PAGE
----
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Urodacus yaschenkoi

An Apomorphic Character State

Two Terms here to explain: apomorphy and plesiomorphy (note, these terms are relative)

plesiomorphic: This state of a character is the primitive or common ancestor state.

apomorphic: This character replaces the plesiomorphic form with a derived form , which is usually specialised as in the disparate claws.

The diagram right shows a sketch of the tarsal segments of the first and fourth walking legs - note the disparity in the length of the terminal claws as shown. The third and second walking legs (not shown) also show a reduction of the second claw, although not to the same extent as the fourth. In fact there is a gradual reduction in the length of one claw from the 1st to 4th leg with the other claw increasing in length. This development has come about as a result of Australia's drying out, creating a vast sandy environment, now very successfully inhabited by this and other similar species.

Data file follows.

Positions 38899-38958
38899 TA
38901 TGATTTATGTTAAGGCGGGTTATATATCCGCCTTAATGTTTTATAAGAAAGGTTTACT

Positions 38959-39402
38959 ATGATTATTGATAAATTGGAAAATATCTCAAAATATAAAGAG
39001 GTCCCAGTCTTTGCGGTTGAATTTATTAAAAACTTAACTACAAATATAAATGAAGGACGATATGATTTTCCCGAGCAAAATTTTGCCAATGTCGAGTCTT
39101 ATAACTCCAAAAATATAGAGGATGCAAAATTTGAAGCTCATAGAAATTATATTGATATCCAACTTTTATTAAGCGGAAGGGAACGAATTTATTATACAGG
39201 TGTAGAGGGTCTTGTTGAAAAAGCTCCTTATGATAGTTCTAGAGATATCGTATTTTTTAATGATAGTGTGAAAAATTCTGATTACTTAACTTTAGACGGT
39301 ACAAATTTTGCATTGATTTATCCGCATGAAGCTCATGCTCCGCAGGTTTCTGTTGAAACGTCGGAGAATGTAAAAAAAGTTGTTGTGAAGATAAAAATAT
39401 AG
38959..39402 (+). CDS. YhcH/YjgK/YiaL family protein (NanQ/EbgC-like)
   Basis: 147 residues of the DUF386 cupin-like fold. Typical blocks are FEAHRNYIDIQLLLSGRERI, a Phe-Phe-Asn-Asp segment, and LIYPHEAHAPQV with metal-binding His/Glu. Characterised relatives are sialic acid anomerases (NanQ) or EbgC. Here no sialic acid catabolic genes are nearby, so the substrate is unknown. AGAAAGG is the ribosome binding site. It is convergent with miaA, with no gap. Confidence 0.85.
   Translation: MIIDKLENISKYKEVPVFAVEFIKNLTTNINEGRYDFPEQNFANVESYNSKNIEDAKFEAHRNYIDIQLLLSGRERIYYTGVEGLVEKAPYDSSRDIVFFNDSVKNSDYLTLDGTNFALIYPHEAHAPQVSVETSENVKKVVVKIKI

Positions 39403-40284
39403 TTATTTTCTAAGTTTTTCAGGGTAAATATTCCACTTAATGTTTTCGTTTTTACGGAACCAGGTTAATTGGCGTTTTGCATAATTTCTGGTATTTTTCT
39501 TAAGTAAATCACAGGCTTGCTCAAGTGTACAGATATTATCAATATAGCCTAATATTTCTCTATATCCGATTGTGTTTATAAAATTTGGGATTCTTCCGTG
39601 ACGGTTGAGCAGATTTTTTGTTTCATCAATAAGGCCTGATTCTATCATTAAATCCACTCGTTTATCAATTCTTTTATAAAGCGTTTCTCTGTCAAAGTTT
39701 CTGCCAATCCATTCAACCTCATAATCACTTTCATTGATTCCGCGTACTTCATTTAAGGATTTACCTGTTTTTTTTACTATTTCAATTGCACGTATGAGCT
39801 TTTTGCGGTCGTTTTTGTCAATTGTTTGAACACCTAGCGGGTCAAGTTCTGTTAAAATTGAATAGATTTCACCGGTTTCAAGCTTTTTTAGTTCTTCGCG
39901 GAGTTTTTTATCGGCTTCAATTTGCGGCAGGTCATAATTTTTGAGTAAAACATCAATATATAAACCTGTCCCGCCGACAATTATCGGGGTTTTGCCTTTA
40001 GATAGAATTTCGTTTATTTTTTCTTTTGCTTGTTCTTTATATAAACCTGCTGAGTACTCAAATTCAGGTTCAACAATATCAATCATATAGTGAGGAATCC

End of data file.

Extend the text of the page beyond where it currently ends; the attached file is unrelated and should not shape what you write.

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The common ancestor of the genus Urodacus would have more than likely evolved in a mesic, temperate environment. Such species as Urodacus manicatus show mesic adaptation and may well be very close morphologically to the common ancestor of Urodacus, and therefore not surprisingly display minimal if any apomorphic characters in this genus. As Australia dried out various new environments started to arise and the resulting speciation as we see it today would have begun in earnest. Those animals such as U. yaschenkoi have managed to evolve the necessary features to survive in the current xeric environment, a far cry from the temperate rainforest once covering much of Australia. The terminal claws as shown have evolved to give the animal increased traction in a very loose sandy environment. Urodacus spp that dig in hard compacted soil do not display the disparate claw lengths as shown, but have maintained the basal plesiomorphic character state of the presumed common ancestor. Such apomorphies arise out of environmental selection pressures. U. yaschenkoi is at the extreme end with respect to apomorphies, having evolved to cope with xeric conditions. Various intermediate forms of arid and xeric adapted Urodacus have evolved across Australia, all exhibiting similar apomorphies at various levels.

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